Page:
For example, we can lessen anxiety and improve psychological wellbeing in pupils through considered colour palettes, natural materials, connections to the outdoors and nature, and, by avoiding dead-end spaces where pupils can feel trapped, we can reduce the risk of bullying.
One of the key concepts that we know about from our work in offices and universities is to use circulation spaces more fruitfully to encourage users to ‘dwell’, as we put it, in a way that encourages contemplation, chance encounters, and collaboration. Clients in these sectors love these breakout zones because, as well as being attractive and friendly, they promote the kinds of behaviours that lead to fresh ideas and discovery.
We believe that dwell spaces have an important role to play in schools and colleges, too. On a practical level, circulation in schools takes up significant floor area but is only used in a small number of short pulses during the day. When floor area is at such a premium, we feel that this waste is missing a trick. More than that, since collaboration is a grown-up learning behaviour, providing dedicated semi-formal space for it, probably with seating and screens, helps students along the road to adulthood.
At the Deaf Academy, for example, we designed ‘Da Vinci’ nodes between classrooms and open to the corridor as multi-purpose breakout areas for messy activities, one-on-one tutoring, or simply relaxation. Finally, the Beatrice Shilling Building (which is part of Royal Holloway University of London) reminds us that large areas of internal glazing not only activates circulation spaces but provides for improved inclusion and passive supervision.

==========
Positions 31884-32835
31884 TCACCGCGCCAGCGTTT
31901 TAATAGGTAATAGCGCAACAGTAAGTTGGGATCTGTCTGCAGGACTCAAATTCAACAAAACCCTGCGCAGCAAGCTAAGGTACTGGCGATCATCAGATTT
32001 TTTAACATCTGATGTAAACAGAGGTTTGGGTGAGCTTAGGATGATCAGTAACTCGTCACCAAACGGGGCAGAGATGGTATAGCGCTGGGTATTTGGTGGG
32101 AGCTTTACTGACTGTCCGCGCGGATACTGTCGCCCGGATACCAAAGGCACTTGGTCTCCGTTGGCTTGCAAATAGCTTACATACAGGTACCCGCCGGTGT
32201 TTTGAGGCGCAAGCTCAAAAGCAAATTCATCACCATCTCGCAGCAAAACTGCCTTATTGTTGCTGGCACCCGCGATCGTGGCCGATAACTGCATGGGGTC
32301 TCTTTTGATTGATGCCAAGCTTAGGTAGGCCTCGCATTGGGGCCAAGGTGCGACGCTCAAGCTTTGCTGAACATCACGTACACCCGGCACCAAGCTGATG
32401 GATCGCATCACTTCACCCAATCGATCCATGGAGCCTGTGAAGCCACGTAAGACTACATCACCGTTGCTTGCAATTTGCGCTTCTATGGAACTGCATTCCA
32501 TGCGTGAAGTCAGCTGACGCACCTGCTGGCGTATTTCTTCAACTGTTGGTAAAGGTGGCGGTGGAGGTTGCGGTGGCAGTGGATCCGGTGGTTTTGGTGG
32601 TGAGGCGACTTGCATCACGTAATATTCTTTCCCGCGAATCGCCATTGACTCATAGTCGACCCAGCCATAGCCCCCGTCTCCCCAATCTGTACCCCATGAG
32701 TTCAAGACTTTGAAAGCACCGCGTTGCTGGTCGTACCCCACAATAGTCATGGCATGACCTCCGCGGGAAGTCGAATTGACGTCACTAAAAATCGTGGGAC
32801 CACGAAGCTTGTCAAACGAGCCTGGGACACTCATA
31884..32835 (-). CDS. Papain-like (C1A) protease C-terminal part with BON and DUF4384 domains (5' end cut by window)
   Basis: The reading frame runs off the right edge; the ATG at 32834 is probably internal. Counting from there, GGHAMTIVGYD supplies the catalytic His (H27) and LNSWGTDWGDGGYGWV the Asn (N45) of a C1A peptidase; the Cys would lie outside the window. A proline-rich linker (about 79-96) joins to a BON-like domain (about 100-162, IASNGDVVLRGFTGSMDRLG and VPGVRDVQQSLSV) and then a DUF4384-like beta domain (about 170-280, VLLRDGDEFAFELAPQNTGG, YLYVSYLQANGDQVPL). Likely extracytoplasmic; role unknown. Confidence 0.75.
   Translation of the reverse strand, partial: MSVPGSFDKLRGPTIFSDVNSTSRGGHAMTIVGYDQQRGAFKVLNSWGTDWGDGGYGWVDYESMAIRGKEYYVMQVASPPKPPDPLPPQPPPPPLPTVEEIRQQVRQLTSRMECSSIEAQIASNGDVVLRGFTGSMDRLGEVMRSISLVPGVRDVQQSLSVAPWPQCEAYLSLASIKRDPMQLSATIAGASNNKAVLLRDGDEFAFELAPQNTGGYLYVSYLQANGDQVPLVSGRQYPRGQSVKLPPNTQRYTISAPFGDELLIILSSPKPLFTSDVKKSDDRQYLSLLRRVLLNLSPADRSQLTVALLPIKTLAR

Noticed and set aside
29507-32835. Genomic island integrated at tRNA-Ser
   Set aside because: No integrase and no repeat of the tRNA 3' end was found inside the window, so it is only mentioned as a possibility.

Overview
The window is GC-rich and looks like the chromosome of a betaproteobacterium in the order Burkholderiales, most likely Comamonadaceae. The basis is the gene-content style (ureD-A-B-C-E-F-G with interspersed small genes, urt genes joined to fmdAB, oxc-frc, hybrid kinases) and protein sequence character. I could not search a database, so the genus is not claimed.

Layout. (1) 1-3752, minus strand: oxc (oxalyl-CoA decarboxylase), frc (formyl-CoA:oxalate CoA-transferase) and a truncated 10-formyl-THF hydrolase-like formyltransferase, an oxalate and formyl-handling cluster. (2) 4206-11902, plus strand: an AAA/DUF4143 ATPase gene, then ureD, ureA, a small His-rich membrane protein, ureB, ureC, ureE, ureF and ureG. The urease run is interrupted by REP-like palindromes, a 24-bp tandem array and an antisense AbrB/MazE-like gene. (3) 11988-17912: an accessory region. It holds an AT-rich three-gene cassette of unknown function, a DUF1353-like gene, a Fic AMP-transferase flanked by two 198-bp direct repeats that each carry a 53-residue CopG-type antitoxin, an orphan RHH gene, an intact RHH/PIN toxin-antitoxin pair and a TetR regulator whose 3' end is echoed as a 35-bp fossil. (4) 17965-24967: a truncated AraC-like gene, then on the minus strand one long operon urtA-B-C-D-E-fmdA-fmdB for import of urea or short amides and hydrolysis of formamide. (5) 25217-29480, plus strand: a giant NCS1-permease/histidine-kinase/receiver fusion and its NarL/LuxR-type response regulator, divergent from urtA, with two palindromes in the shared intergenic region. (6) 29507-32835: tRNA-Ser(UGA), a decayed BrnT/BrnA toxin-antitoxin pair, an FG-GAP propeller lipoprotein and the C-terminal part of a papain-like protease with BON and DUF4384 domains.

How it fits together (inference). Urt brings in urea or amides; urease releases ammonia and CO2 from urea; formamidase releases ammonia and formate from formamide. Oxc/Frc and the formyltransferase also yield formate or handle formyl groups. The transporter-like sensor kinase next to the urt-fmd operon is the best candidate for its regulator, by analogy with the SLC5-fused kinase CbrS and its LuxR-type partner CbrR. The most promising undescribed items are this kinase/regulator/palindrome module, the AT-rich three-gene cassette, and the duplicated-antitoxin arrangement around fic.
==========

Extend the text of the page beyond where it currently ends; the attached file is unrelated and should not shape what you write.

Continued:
Deploying these solutions won’t be suitable in every case but, where they are, have the potential to add significant value in readying students for not just industry but every aspect of adult life. This is especially true in the wake of the school closures brought on by the coronavirus pandemic. Young people have been starved of collaborative in-person interaction and providing extra spaces for it in schools could hold the key to their catching up.
Inventiveness on a budget
Making it work in DfE-funded schools is harder but should not be discounted. The allocation in area schedules for circulation, combined with the so-called ‘float’, can be creatively deployed to realise surprising amounts of useful space. Beyond that, as the net-zero carbon agenda drives us to greater use of timber in buildings, we can deliver a double-whammy by leaving the timber exposed for its positive biophilic effect on pupils. This is a prominent trend in workplaces, too, and so doing it in schools is all part of familiarising young people with work environments.
As professionals dedicated to the public good, we want to push for the best possible outcomes with the available resources. Academic excellence must go hand in hand with getting ready for the adult world of work, both of which are mediated through architecture. It is important to get it right.